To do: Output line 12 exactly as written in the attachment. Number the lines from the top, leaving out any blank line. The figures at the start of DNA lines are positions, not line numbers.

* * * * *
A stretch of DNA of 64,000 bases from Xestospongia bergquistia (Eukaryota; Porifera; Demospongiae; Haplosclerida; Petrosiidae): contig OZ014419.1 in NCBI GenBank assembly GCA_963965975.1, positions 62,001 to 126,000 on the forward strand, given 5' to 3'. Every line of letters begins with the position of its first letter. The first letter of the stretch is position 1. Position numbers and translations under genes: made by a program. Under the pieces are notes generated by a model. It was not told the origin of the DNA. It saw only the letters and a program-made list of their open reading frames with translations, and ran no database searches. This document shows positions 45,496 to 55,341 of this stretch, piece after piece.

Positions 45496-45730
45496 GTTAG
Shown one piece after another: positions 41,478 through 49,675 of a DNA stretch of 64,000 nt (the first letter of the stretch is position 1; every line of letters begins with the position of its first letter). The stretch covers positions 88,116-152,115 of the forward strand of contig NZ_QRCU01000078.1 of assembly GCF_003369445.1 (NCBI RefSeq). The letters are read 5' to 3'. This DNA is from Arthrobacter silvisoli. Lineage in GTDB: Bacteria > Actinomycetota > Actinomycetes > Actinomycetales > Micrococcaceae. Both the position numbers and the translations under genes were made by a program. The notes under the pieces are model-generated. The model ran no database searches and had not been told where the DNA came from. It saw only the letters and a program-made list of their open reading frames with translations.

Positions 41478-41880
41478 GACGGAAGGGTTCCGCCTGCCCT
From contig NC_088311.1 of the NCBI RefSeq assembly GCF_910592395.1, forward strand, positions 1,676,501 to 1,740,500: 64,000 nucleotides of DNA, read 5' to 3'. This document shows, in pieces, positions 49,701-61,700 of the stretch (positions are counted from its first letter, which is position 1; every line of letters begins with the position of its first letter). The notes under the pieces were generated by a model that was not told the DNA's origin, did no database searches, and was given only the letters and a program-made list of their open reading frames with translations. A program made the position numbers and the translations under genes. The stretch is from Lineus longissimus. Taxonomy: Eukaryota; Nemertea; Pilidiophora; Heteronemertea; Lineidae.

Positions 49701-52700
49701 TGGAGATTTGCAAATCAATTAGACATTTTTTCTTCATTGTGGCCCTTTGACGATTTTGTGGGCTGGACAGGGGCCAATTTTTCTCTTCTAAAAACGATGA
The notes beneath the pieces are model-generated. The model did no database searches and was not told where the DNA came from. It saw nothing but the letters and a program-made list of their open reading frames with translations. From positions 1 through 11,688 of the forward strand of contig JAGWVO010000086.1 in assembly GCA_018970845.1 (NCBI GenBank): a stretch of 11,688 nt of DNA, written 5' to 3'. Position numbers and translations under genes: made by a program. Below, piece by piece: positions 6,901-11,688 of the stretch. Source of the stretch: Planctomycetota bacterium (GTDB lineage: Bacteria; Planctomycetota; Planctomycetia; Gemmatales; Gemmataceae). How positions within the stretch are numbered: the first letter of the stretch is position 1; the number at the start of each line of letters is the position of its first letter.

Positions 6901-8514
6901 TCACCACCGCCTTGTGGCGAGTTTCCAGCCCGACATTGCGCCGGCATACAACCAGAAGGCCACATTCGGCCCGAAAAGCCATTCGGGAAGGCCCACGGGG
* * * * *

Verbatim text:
6901 TCACCACCGCCTTGTGGCGAGTTTCCAGCCCGACATTGCGCCGGCATACAACCAGAAGGCCACATTCGGCCCGAAAAGCCATTCGGGAAGGCCCACGGGG